Bedside commodes, or commode chairs, are toilet chairs not connected to a plumbing system. These medical devices are often used for those who are disabled, bedridden, or otherwise unable to get to the bathroom in time when nature calls. Here are four things you should know when looking for a commode chair.
How Agility Affects Selection
There are four main types of bedside commodes: traditional fixed arm, bench style, bariatric, cantilever drop-arm and 3-in-1 commodes. Someone who lacks use of their legs could use a bench style commode or cantilever drop arm commode but not the other types.
Fixed-arm commodes are suitable for those who can get into it on their own but wouldn’t be able to shuffle to the bathroom fast enough to use those facilities. For someone who relies on a caregiver to go to the bathroom, a bench style commode, cantilever drop-arm commode or 3-in-1 model are the best options. If the person will only use it bedside, the bench style commode, traditional two arm commode, and drop-arm commodes are all suitable.
If you don’t know which design is right for you or your loved one, consult with an occupational therapist who can recommend the right type of commode chair for your particular situation.
The Physical Dimensions that Matter
Ensure that the bedside commode can support the user. There’s no point in buying a commode toilet with a weight limit of 300 pounds for a patient who weighs 400 pounds. (Bariatric models are designed for heavier individuals, some supporting up to 1,000 pounds.) Nor would you want to buy a commode chair that isn’t wide enough for the intended user.
Another factor to consider is the place it will be used. Consider how large the commode chair is relative to the space you have. If you want to be able to wheel it or the person on it into the bathroom, the chair needs to be narrow enough to fit through the doorway. If you’re going to use a multi-functional commode as a shower chair, ensure that it fits in the shower or tub.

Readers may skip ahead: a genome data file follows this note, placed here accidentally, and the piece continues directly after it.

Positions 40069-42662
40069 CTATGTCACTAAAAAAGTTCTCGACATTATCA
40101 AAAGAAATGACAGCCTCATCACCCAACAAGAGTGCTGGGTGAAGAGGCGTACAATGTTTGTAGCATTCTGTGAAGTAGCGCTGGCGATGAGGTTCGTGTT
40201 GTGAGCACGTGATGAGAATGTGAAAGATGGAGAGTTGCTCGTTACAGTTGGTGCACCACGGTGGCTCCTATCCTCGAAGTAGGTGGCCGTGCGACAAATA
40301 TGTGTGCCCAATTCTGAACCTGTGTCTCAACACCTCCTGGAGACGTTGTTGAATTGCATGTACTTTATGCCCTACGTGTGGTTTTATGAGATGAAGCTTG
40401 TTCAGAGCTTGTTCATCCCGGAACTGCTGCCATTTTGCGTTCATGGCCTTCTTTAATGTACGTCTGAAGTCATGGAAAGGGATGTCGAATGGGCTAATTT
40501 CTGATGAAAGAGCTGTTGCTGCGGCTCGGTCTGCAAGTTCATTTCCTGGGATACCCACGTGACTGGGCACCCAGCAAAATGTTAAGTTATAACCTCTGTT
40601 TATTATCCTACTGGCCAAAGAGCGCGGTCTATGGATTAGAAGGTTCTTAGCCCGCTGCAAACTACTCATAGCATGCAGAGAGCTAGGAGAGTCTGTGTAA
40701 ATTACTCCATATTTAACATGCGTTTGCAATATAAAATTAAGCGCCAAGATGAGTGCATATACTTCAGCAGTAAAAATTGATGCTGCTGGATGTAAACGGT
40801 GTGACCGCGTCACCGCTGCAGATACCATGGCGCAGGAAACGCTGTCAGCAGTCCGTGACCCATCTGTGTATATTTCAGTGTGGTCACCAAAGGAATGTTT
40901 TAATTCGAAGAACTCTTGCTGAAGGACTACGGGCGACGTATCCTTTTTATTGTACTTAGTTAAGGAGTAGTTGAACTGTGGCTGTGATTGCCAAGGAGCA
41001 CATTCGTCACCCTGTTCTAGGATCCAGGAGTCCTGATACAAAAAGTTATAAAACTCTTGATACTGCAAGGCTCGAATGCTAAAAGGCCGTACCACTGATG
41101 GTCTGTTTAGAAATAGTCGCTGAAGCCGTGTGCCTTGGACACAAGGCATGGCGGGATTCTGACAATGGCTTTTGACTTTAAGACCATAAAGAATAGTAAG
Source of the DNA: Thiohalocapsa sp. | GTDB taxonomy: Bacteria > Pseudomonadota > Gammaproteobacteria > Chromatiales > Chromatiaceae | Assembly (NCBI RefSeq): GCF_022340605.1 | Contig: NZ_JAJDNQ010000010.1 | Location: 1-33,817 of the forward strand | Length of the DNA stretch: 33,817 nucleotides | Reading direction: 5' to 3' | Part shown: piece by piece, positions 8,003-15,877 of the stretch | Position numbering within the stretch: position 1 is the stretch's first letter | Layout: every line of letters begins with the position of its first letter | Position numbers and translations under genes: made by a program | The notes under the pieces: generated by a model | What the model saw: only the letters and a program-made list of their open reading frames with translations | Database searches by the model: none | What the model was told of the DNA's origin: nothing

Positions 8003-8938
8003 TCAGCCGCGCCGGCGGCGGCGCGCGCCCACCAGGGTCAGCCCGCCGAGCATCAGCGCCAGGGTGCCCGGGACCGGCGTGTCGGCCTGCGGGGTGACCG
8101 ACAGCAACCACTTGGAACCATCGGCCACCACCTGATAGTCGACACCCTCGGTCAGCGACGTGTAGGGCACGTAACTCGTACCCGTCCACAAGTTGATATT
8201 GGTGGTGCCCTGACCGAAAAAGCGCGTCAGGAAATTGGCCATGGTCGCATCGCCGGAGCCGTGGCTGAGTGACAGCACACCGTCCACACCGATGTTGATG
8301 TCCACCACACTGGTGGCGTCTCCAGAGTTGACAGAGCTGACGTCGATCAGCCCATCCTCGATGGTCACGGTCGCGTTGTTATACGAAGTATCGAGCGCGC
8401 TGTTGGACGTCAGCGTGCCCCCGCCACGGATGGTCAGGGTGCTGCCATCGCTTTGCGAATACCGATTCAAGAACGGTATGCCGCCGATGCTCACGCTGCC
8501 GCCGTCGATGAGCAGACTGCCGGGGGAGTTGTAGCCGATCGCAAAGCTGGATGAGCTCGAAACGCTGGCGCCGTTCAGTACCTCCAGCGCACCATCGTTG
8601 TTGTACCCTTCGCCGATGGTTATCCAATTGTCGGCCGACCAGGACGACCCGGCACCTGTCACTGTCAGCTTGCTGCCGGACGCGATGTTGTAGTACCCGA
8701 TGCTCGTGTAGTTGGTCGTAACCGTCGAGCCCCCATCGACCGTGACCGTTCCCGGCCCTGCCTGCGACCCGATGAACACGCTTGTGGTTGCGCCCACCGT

Desired Usage versus Design
The 3-in-1 commode chair is probably the most versatile since it could be used as the patient’s bedside commode, set over a standard toilet to aid someone who could otherwise use the conventional toilet, and it also works as a bath chair.
If you want an all-in-one model, you’re going to want to look at commodes with wheels. Don’t use a chair commode in the shower that isn’t designed for use in the shower. It will rust and won’t provide the stability and support the user needs.
If the commode chair may be used by multiple people or you aren’t certain of the right dimensions, you may want to select a commode with adjustable height and width. An adjustable height commode is also desirable if someone is recovering from back or knee surgery, since you can raise the height to a comfortable level.
Portable commodes range in price anywhere from a hundred to a thousand dollars. Simple chairs and benches are the cheapest option. At the higher end, you can find well-padded three in one portable commodes with splash guards, cantilever arms, padding, and a removable back rest.
A portable commode is a life-changing amenity, offering dignity and independence. They are an under-appreciated medical aid until the alternative is sprinting to the loved one’s room to try to get them to the bathroom in time.